Jackson Healthcare is one of Georgia’s great success stories, growing in 17 years to become the state’s 18th largest privately held company. As it prepares for perhaps its largest expansion to date, the healthcare and tech company is making a strong commitment to its Alpharetta campus – with a Roman coliseum.
Sparked by the founder’s special connection to Italy, the building would be an expansion on the theme of the company’s existing and extensive on-site fitness center currently called The Coliseum. The building would cost $100 million and would accommodate 1,400 new employees it plans to hire over the next four years. The circular building will contain a pool, gym, restaurant, spray-tanning studio and a masseuse.
In order to compete for the future workforce, suburban office campuses are building on site, amenities that intown companies are promoting as being within walking distance. More and more, today’s employees are less interested in driving and want to be within walking distances to where they want to go, and on a mass transit line. While they don’t have mass transit, suburban cities like Alpharetta have grown to include mixed-use, walkable developments like Avalon and the city’s new downtown, which is currently under construction. And companies like Jackson are actually building those amenities right into their campuses. In this case, a Roman coliseum.
The investment would be a huge commitment to Alpharetta and is likely a sign that new projects like Avalon and the downtown project are a draw for the younger workforce. It also says that Jackson believes that the northern suburbs will be able to supply it with the workforce it needs to compete in its industry. And I know they are interested in that. I sit on the Greater North Fulton Chamber of Commerce’s Steering Committee on workforce development with their CTO Tim Aligheri. We are called the Talent Coalition. Tim, along with others in the corporate community of North Fulton, are working to make sure our technical colleges and universities are graduating students with the specific skill-sets to thrive at their companies.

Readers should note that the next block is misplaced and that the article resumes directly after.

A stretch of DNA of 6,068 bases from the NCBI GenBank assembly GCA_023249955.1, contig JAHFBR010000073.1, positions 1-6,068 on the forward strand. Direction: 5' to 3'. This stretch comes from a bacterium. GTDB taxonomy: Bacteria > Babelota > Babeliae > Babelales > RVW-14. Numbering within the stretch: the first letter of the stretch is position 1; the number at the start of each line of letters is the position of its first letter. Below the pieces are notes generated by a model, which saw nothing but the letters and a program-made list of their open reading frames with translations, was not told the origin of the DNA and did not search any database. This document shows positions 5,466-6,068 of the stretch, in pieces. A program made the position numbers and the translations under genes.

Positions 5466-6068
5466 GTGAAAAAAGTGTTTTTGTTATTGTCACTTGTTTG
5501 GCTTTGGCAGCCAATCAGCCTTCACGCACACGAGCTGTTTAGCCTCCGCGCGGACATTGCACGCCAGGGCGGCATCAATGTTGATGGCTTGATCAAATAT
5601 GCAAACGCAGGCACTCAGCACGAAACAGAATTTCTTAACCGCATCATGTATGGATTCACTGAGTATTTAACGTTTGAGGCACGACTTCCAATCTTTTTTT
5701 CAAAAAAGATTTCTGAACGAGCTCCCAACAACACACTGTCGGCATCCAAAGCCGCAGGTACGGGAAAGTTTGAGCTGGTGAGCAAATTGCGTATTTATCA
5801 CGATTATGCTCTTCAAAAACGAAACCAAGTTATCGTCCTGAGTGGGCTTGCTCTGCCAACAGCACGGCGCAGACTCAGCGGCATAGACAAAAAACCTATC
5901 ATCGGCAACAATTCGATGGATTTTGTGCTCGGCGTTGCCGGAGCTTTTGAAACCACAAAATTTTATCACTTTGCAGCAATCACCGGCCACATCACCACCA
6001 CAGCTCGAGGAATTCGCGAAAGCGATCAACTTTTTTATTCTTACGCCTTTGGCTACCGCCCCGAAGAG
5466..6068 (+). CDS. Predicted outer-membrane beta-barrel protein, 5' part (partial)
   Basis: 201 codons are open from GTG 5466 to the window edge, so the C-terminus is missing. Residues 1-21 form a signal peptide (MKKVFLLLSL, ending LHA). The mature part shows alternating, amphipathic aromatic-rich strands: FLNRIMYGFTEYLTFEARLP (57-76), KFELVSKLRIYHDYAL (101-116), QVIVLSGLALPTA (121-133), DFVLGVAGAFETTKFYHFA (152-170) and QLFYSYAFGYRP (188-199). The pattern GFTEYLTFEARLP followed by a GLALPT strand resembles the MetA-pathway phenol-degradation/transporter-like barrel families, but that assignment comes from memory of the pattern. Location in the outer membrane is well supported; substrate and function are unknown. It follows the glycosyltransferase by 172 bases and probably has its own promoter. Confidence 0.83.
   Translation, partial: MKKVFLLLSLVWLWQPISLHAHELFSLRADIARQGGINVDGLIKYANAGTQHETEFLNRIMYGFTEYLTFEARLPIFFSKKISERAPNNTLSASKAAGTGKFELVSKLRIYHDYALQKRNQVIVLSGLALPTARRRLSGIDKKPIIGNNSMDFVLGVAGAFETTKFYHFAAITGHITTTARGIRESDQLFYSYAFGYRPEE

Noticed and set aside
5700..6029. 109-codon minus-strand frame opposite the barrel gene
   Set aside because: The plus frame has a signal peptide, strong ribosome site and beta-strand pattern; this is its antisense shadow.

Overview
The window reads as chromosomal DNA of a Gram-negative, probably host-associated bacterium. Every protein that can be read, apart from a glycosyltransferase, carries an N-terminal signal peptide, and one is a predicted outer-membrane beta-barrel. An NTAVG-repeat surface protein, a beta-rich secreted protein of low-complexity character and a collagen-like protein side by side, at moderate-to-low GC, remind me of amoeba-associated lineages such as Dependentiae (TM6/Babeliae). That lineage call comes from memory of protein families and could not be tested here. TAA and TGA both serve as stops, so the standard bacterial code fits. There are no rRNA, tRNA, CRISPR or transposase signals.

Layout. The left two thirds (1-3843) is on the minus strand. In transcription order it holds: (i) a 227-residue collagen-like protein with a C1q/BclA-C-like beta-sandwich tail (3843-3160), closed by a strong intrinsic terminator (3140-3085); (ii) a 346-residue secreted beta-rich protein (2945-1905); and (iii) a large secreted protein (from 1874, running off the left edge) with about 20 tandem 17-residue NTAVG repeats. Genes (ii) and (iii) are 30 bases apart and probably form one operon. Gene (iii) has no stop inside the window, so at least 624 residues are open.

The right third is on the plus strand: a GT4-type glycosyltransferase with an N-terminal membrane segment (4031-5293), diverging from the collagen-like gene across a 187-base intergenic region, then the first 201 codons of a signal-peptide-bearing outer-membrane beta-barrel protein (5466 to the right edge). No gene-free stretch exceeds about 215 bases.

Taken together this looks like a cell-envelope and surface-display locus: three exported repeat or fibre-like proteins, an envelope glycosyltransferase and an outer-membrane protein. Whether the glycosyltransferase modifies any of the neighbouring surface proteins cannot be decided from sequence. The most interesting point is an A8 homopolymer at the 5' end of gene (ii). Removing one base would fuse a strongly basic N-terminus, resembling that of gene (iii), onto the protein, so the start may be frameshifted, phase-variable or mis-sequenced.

It’s an interesting committee and I’ve learned a lot from it. Technologies are evolving so fast that many four-year universities are having trouble making their tech curriculum relevant to current industry needs. So companies are having to hire employees and then train them on specific tasks. We call this a skills gap. On the Chamber’s Talent Coalition, we’ll identify a skills gap and then take that to one of our technical colleges, like Gwinnett Tech, to see if they can offer classes in the specified task. And they’ll either look into offering the class, or they’ll tell us that they offer it, but that there are not a lot of students singing up for it. In which case, we might go to the K-12 educators to let them know that there are high-paying tech jobs waiting for students who might only need a two-year degree. Fulton County Schools’ proposed STEM campus will target just that need. If you have not read about it yet, look it up. It’s going to be a very cool project.
While intown companies will argue that they have easy access to walkable restaurants, coffee shops and mass transit, it is very hard for them to argue against some of the suburbs like Alpharetta and the rest of North Fulton as being the best places to raise a family.
“It’s a great place to live, raise a family, the entertainment, everything else you want is here,” said Jackson President Shane Jackson. “The word energy really comes to mind.”